Some years back (I won’t say how many), when I was a high school student also enrolled in a community and technical college as part of our state’s Post-Secondary Enrollment Options (PSEO) program that allowed high school juniors and seniors to attend a college and simultaneously earn high school and college credits, I had the opportunity to tutor a group of various math students in a troubled youth program. I was also earning some catchup credits for high school graduation for doing so. However, one student I worked with turned my motivations for simply getting the credit into something more.
Anxiety about math
I was introduced to this boy (for the sake of confidentiality, we will refer to him as “Andy”, not his real name) by a teacher whom I got along very well with and was very fond of at the time. I was a high school senior. Andy was in the ninth grade and had all the same struggles typical male teenagers face entering high school and the social experiment of adolescence. He also had issues with anger and frustration, along with some problems at home, so he lashed out sometimes. My teacher thought I could connect well with Andy.
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At first, I thought she was crazy. Andy’s anxiety about math probably stemmed from some of these other issues in addition to social shame. I think Andy didn’t want to be humiliated for not knowing the answers, so he preferred not to try at all. He would distract himself from the problem altogether, but I could tell he was isolated and really needed someone to trust.
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Support is key
Andy really didn’t have a strong support system as I later found out. Most other students were too afraid, unconcerned or passive to deal with trying to tutor or assist Andy in some way. His classmates dismissed it easily as Andy’s normal behavior patterns.
Rather than digging in and being very forceful, a move that would likely draw Andy further inward, I tried a more social approach. I got to know a little bit about Andy. I asked him about school, life, home, his hobbies and what some of his interests were. When I got Andy to focus a bit more on things that he felt comfortable about talking about and actually interested in, he was actually engaged. That is the right time to swiftly move into the math problems. Of course, I would face more resistance and other obstacles with Andy trying to revert to his comfort zone of poor behaviors, but he was a ninth grader learning how to eventually become a man of his own.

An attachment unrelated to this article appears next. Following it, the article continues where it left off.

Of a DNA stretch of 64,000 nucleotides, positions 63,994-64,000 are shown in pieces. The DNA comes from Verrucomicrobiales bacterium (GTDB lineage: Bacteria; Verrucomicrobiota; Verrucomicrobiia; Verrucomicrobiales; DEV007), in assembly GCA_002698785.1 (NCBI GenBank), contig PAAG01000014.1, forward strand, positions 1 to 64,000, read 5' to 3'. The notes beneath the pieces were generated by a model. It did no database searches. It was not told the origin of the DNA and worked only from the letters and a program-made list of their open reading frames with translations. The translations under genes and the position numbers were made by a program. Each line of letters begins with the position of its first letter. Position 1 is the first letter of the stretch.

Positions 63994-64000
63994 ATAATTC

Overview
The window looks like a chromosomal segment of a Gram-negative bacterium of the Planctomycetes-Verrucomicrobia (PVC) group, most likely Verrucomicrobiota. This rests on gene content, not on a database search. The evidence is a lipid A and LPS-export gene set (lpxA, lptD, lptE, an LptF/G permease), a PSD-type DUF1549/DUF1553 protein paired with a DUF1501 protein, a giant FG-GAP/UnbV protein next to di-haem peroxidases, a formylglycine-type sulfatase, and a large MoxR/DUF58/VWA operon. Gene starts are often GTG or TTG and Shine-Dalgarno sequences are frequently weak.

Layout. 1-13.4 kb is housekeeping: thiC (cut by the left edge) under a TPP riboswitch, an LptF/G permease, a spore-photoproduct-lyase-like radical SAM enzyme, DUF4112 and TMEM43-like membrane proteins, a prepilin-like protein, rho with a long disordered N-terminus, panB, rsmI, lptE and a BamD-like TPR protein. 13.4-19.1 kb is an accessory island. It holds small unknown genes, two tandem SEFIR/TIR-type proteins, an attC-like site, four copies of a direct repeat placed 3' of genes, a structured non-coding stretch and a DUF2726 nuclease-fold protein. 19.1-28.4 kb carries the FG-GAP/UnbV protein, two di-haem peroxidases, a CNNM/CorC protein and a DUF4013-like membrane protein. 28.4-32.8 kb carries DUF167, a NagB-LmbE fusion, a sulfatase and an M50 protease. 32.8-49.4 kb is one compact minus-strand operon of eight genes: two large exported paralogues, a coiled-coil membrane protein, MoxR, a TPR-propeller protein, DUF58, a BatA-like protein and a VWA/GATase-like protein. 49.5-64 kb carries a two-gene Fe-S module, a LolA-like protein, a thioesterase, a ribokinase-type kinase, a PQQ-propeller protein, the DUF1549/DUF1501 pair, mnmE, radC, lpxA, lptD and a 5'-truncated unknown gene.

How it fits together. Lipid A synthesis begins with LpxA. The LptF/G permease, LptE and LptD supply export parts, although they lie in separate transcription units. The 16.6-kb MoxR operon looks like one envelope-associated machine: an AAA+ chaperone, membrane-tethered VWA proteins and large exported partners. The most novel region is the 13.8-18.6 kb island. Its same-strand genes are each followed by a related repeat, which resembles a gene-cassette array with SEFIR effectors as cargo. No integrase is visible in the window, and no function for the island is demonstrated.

I found out the Andy loved cars and racing, along with anything that had a motor including dirt bikes, boats, ATVs, motorcycles and of course, monster trucks. Since Andy was so acutely interested in powersports, I worked the personal questions into the math homework that we both knew that we weren’t getting out of, either one of us! It worked out very well.
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Sense of achievement
I would watch Andy’s confidence grow more and more throughout that year. With every achievement and a clear connection to his actual life, Andy felt like he could actually be somebody and achieve things in life, and even at school and social life. Andy’s social life did improve too as he learned valuable life and social skills in the tutoring session in his ninth grade year. His demeanor had changed and he started making friends. There was more. Feeling empowered and more confident than ever before, Andy himself started helping others with their homework, engaging with them on problems without inverting his personality one bit!
8 #Videos That Prove #Math Is Awesome http://t.co/ctmhsmzZ7o pic.twitter.com/A3986sfavR — Tutor Pace (@TutorPace) August 17, 2015
What really struck me though, was when I went back to visit my teacher while I was in college. She was very excited. She told me that Andy had become a tutor in the same program. Now I had a great sense of achievement, moving from adolescence into adulthood as a man headed out to a larger university.
Andy’s case isn’t isolated though. There are millions of children out there that need someone to individually connect with. Innovative online tutoring services like Tutor Pace have become a miracle for thousands of kids out there that need help. Visit Tutor Pace now to Chat with a Live Math Tutor Online.